The treatment of breast cancer includes removing the tumor, doing chemotherapy and/or radiation, and using hormonal treatments to block the growth of the tumor. There are biological treatments for breast cancer, some of which are currently in the research stage.

Inflammatory Breast Cancer

Inflammatory breast cancer is fortunately fairly rare. It is a type of breast cancer that differs from regular breast cancer because it has no distinct lump. The breast shows other symptoms that don't look like breast cancer at all. It is called inflammatory breast cancer because the breast is red and inflamed. It looks like an infection or injury to the breast but is actually a problem occurring because breast cancer cells infiltrate the lymph tissue just between the skin. The lymph channels become blocked with cancer cells, thickening the skin and causing dimpling of the skin. The diagnosis of inflammatory breast cancer or IBC is sometimes delayed because of its unusual appearance.

Inflammatory breast cancer is different from regular breast cancer. It is more aggressive and doesn't involve lumps in the breast. It is more common in young women and in African American women. The aggressive nature of the disease means that it is usually metastatic at the time of first diagnosis. This means the rate of death in inflammatory breast cancer is higher than with other forms of breast cancer.

The main signs of inflammatory breast cancer include swelling diffusely of the breast, breast itching, redness or pink colour of the breast, nipple retraction, dimpling of the skin so that it has the texture like an orange, warmth of the breast and breast pain. These are symptoms that are so similar to mastitis that it is hard to tell the difference. The lymph glands are swollen under the armpits and sometimes in the area of the clavicles.

During a breast exam, a lump is not often felt so the diagnosis of inflammatory breast cancer is difficult. A mammogram may not show evidence of breast cancer. The thickening of the breast may show up on mammogram, however. The best way to diagnose inflammatory bowel cancer is through a careful biopsy of the inflamed area of the breast. The symptoms of irritable bowel syndrome can come on very quickly so rapid medical response is necessary to prevent metastases. In women who are breastfeeding, inflammatory breast cancer can show up and can mimic a breast infection like mastitis. This is especially dangerous because the diagnosis is often extremely delayed.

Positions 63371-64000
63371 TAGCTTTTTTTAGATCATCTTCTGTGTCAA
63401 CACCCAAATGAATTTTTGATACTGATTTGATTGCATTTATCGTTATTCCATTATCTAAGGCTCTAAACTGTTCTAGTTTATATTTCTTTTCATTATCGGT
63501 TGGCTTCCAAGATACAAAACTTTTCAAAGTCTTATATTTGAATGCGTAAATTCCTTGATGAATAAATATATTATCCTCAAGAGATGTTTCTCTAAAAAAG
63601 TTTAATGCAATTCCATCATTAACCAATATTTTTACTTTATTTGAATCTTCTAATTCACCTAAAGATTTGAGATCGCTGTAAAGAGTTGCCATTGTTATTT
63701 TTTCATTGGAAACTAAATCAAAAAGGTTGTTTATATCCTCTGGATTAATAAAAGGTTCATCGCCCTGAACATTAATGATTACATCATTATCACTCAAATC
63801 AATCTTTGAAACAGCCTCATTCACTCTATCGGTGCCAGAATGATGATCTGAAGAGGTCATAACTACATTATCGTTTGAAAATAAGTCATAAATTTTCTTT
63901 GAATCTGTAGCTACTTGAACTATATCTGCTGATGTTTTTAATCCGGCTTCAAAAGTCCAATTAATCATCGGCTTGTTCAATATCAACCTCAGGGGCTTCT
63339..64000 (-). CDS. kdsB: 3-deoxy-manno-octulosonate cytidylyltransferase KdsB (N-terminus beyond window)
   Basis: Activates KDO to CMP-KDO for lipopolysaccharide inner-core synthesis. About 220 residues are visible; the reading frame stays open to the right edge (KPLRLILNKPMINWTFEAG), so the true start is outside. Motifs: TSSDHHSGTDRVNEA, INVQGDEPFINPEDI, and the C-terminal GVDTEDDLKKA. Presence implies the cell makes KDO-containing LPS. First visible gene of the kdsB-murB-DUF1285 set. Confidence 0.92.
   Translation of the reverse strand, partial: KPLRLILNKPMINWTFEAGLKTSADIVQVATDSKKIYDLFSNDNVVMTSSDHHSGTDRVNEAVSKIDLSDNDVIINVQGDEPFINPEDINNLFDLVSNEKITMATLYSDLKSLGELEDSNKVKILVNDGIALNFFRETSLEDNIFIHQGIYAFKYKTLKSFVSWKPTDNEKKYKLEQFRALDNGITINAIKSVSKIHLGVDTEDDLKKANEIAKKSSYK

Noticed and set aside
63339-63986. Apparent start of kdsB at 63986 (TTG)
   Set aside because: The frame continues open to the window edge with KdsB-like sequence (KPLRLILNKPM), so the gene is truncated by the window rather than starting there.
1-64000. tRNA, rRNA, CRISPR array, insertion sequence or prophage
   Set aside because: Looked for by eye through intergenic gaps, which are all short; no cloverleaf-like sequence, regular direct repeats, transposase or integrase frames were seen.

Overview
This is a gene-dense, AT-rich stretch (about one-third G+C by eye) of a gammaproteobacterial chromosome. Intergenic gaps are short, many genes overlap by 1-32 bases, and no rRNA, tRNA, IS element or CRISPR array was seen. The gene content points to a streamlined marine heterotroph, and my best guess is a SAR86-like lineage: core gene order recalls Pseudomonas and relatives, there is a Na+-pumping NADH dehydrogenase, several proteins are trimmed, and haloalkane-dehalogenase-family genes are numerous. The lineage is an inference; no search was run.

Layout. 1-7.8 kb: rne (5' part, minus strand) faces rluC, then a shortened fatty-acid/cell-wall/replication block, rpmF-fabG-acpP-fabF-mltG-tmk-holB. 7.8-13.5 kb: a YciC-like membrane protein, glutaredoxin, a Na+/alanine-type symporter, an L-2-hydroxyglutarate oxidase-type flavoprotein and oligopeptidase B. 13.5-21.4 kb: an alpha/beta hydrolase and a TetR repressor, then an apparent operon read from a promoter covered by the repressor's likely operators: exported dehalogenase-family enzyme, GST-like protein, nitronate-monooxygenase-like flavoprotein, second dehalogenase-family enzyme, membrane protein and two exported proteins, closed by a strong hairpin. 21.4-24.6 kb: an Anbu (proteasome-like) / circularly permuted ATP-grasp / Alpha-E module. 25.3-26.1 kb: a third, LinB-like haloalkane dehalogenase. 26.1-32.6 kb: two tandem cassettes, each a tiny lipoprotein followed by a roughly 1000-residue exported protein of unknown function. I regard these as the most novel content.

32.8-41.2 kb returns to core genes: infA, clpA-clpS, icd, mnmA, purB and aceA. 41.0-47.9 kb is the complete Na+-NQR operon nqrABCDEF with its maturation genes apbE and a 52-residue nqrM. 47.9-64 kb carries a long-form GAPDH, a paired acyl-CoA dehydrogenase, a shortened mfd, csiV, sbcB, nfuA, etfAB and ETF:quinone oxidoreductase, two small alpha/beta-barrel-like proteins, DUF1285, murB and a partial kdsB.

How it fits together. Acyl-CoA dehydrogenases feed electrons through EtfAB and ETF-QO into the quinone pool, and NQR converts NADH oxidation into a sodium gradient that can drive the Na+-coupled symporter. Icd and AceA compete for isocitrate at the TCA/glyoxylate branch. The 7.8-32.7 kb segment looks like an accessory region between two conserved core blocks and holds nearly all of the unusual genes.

In order to detect inflammatory breast cancer, you should still have annual breast mammograms and a mammogram if you have any symptoms of IBC. If you are in your 20s or 30s, you need to have clinical breast exams every three years and with any changes in the breast. Breast self exam is optional when you are young. Women who are at high risk for breast cancer should consider having MRI exams along with a mammogram each year. This is if your risk is higher than 20 percent over your lifetime. The first test should always be the mammogram. An ultrasound can show areas appropriate for biopsy and will detect any lumps noted. An MRI, however, is the most sensitive imaging test for inflammatory bowel cancer. Some doctors perform a PET scan that can find "hot spots" of increased metabolic activity in the breast cancer and in the lymph nodes.

The biopsy of inflammatory breast cancer is the most important test. It can be done of the inflamed area of the breast and the lymph nodes which are likely involved. It can be done under local anaesthesia or general anaesthesia, depending on the extent of the biopsy. A large core biopsy can be done which can show the depth of the cancer and the extent of the cancer. A needle biopsy can also be done with ultrasound guidance.

The five year survival rate isn't as good for inflammatory breast cancer as it is for other forms of breast cancer. The five year survival rate is the percentage of people alive with the disease after five years. The five year survival rate for IBC is about 40 percent, which is in comparison to 87 percent with regular types of breast cancer. The more metastatic the disease is at the time of diagnosis, the more likely you are to die from the disease.

The treatment of inflammatory breast cancer involves chemotherapy as a first option. Chemotherapy involves several different combinations of chemotherapeutic agents and your doctor will decide which is best for you. Radiation is also used for inflammatory breast cancer. After chemotherapy, the breast is removed in its entirety, along with lymph nodes in the clavicular and armpit area. Targeted drug therapy with medications like Herceptin is used for cancers that are HER-2 positive. This is a cancer marker that is hereditary in some women.

Medical Negligence Lawyer

Thousands of Canadian citizens are diagnosed with breast cancer every year. The key to survival is early diagnosis and treatment which is often delayed due to misdiagnosis or misinterpreted test results. breast cancer misdiagnosis is extremely common and failure by a healthcare practitioner that amounts to negligence is a matter of medical malpractice and entitles the victim to claim financial recompense for pain and suffering or the loss of opportunity for a cure. Our specialist medical malpractice lawyers deal with breast cancer clinical negligence cases against doctors, nurses, technicians and other healthcare providers working in medical practices, clinics, hospitals and all other places where health care is dispensed. If you would like advice about breast cancer misdiagnosis just contact our offices and a specialist medical malpractice lawyer with call to discuss your potential compensation claim without charge and without further obligation. Our medical malpractice lawyers will give you their opinion on the liability of the negligent healthcare provider and will estimate the amount of the likely award of damages there and then.

LEGAL HELPLINE: ☎ 855 804 7125

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The author of the substantive medical writing on this website is Dr. Christine Traxler MD whose biography can be read here